- [math]S{{N}_{T}}=10{{\log }_{10}}(\frac{\bar{y}_{i}^{2}}{s_{i}^{2}})\,\![/math]

This ratio is referred to as the nominal-the-best ratio and is defined to decrease variability around a target response value.
The dispersion model for any of the three signal to noise ratios can be written as follows for an inner array with two factors:

- [math]SN=\beta _{0}^{D}+\beta _{1}^{D}{{x}_{1}}+\beta _{2}^{D}{{x}_{2}}+\beta _{12}^{D}{{x}_{1}}{{x}_{2}}\,\![/math]

where:

- [math]\beta _{0}^{D}\,\![/math] is the intercept
- [math]\beta _{1}^{D}\,\![/math] is the coefficient for the first factor
- [math]\beta _{2}^{D}\,\![/math] is the coefficient for the second factor
- [math]\beta _{12}^{D}\,\![/math] is the coefficient for the interaction
- [math]{{x}_{1}}\,\![/math] and [math]{{x}_{2}}\,\![/math] are respectively the variables for the two factors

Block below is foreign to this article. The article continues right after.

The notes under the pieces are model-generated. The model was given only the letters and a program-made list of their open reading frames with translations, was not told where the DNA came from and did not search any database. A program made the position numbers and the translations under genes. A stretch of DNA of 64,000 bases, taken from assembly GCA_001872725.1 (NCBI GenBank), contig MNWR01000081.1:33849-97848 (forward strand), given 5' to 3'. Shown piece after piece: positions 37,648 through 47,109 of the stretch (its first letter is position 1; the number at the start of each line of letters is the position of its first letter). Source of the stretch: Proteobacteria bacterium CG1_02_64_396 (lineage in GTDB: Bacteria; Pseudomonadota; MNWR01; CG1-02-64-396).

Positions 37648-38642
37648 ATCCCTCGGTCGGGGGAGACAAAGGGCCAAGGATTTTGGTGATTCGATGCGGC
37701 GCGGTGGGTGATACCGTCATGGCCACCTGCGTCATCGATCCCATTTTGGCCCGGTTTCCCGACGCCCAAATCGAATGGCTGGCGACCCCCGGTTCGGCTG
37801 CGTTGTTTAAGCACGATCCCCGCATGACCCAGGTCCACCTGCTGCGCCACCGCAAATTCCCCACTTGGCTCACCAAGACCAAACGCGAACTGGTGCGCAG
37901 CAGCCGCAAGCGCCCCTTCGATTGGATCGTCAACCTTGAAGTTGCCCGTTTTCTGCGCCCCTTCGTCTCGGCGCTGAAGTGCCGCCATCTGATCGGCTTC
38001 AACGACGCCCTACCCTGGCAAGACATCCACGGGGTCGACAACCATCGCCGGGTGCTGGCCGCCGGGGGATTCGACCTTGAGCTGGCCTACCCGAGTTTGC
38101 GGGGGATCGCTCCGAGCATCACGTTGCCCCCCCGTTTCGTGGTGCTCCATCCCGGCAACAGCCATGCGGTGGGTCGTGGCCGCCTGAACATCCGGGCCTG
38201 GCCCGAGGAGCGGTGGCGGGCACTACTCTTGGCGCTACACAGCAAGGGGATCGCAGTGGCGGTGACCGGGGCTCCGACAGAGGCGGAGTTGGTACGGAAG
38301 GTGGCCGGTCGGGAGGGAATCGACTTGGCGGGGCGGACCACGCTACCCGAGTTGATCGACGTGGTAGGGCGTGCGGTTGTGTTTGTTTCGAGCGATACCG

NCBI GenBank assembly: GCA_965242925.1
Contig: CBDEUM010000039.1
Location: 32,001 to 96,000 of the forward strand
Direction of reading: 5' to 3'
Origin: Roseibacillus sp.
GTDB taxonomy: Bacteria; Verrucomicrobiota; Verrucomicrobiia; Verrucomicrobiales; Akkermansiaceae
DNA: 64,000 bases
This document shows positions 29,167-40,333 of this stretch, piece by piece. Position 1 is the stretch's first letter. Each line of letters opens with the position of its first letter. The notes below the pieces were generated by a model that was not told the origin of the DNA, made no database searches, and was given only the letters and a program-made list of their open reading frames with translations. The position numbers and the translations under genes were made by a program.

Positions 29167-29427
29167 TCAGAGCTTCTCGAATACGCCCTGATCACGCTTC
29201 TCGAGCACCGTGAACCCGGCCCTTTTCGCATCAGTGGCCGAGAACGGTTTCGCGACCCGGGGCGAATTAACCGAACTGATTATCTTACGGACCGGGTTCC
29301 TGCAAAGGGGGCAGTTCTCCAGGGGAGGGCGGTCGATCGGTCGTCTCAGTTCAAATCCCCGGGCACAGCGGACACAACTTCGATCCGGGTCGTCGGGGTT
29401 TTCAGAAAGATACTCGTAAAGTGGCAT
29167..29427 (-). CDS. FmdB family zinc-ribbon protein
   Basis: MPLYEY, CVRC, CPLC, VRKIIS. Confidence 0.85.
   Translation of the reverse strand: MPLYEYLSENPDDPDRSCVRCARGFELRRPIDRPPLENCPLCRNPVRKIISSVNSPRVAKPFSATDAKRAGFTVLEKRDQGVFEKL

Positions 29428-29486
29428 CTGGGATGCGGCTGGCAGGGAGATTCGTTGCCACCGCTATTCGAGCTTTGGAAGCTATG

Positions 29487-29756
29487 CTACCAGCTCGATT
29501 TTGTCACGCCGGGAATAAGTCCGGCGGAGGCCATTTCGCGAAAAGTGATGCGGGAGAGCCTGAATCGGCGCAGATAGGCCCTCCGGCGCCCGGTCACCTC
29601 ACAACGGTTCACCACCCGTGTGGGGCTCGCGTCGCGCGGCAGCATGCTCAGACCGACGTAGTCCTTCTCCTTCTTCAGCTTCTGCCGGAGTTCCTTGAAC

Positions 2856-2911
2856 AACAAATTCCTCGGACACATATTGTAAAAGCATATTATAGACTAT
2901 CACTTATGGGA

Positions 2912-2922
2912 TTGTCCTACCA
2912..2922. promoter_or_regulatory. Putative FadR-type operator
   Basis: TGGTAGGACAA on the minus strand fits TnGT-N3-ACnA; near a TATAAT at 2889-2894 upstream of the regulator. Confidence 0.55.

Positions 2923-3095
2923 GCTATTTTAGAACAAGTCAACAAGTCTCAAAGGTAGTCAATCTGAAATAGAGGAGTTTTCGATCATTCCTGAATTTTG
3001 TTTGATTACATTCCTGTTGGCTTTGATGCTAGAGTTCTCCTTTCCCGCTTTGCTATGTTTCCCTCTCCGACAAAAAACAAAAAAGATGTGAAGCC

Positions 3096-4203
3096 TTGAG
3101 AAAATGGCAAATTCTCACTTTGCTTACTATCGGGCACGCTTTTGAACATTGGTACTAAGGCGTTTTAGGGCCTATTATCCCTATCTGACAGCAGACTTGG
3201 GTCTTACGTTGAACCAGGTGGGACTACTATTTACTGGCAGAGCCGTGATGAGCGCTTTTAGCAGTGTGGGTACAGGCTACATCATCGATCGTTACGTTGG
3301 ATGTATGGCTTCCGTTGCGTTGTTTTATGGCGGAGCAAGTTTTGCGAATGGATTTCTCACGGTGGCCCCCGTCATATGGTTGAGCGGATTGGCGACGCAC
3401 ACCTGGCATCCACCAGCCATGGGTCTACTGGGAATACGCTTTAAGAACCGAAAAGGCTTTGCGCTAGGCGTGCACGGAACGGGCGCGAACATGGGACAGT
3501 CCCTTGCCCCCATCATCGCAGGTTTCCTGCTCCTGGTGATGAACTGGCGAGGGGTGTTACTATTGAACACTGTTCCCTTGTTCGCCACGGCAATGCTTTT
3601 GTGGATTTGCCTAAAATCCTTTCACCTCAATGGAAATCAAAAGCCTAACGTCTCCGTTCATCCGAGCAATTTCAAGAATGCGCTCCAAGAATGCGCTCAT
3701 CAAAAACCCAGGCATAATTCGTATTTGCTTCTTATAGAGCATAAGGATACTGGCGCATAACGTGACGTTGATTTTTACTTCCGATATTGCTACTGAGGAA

The dispersion model is fit by identifying significant effects and then using the least square estimates of the coefficients [math]{{\beta }^{D}}\,\![/math]s. Once the fitted dispersion model is known, settings for the control factors are found that result in the maximum value of [math]SN\,\![/math], thereby minimizing the response variation.

### Analysis Strategy

The location and dispersion regression models are usually obtained by using graphical techniques to identify significant effects. This is because the responses used in the two models are such that only one response value is obtained for each treatment of the inner array. Therefore, the experiment design in the case of the two models is an unreplicated design.

Once the location and dispersion models have been obtained by identification of the significant effects, the following analysis strategy [Wu, 2000] may be used:

- To obtain the best settings of the factors for larger-the-better and smaller-the-better cases:
- The experimenter must first select the settings of the significant control factors in the location model to either maximize or minimize the response.
- Then the experimenter must choose the settings of those significant control factors in the dispersion model, that are not significant in the location model, to maximize the [math]SN\,\![/math] ratio.

- For nominal-the-best cases: